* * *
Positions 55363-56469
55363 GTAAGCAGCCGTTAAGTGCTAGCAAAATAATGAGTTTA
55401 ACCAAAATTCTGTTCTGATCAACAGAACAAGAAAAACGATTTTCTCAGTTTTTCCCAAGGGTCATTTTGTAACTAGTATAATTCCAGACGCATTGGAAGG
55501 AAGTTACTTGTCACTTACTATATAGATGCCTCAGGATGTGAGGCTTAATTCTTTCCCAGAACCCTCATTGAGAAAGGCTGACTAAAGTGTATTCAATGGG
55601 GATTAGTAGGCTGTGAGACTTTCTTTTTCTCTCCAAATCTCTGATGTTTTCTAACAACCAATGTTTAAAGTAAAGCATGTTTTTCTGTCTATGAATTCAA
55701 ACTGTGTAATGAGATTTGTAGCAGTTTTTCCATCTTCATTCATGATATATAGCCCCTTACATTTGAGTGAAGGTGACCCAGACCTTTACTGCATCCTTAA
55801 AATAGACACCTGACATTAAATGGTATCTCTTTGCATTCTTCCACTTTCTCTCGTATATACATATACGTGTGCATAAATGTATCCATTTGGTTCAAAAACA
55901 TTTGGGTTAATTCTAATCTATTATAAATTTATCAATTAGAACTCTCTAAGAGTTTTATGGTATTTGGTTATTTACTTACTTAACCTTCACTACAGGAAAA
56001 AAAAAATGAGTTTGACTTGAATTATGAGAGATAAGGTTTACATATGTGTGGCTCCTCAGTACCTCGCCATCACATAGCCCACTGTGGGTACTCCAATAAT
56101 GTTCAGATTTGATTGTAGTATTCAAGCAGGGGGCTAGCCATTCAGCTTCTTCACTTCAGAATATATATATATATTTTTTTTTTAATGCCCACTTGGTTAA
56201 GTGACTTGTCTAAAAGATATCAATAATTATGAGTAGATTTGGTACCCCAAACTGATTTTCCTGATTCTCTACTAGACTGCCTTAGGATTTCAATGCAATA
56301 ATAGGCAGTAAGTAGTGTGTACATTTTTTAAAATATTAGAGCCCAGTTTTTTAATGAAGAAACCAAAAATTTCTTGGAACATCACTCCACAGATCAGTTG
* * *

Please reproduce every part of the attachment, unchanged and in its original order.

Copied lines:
Positions 55363-56469
55363 GTAAGCAGCCGTTAAGTGCTAGCAAAATAATGAGTTTA
55401 ACCAAAATTCTGTTCTGATCAACAGAACAAGAAAAACGATTTTCTCAGTTTTTCCCAAGGGTCATTTTGTAACTAGTATAATTCCAGACGCATTGGAAGG
55501 AAGTTACTTGTCACTTACTATATAGATGCCTCAGGATGTGAGGCTTAATTCTTTCCCAGAACCCTCATTGAGAAAGGCTGACTAAAGTGTATTCAATGGG
55601 GATTAGTAGGCTGTGAGACTTTCTTTTTCTCTCCAAATCTCTGATGTTTTCTAACAACCAATGTTTAAAGTAAAGCATGTTTTTCTGTCTATGAATTCAA
55701 ACTGTGTAATGAGATTTGTAGCAGTTTTTCCATCTTCATTCATGATATATAGCCCCTTACATTTGAGTGAAGGTGACCCAGACCTTTACTGCATCCTTAA
55801 AATAGACACCTGACATTAAATGGTATCTCTTTGCATTCTTCCACTTTCTCTCGTATATACATATACGTGTGCATAAATGTATCCATTTGGTTCAAAAACA
55901 TTTGGGTTAATTCTAATCTATTATAAATTTATCAATTAGAACTCTCTAAGAGTTTTATGGTATTTGGTTATTTACTTACTTAACCTTCACTACAGGAAAA
56001 AAAAAATGAGTTTGACTTGAATTATGAGAGATAAGGTTTACATATGTGTGGCTCCTCAGTACCTCGCCATCACATAGCCCACTGTGGGTACTCCAATAAT
56101 GTTCAGATTTGATTGTAGTATTCAAGCAGGGGGCTAGCCATTCAGCTTCTTCACTTCAGAATATATATATATATTTTTTTTTTAATGCCCACTTGGTTAA
56201 GTGACTTGTCTAAAAGATATCAATAATTATGAGTAGATTTGGTACCCCAAACTGATTTTCCTGATTCTCTACTAGACTGCCTTAGGATTTCAATGCAATA
56301 ATAGGCAGTAAGTAGTGTGTACATTTTTTAAAATATTAGAGCCCAGTTTTTTAATGAAGAAACCAAAAATTTCTTGGAACATCACTCCACAGATCAGTTG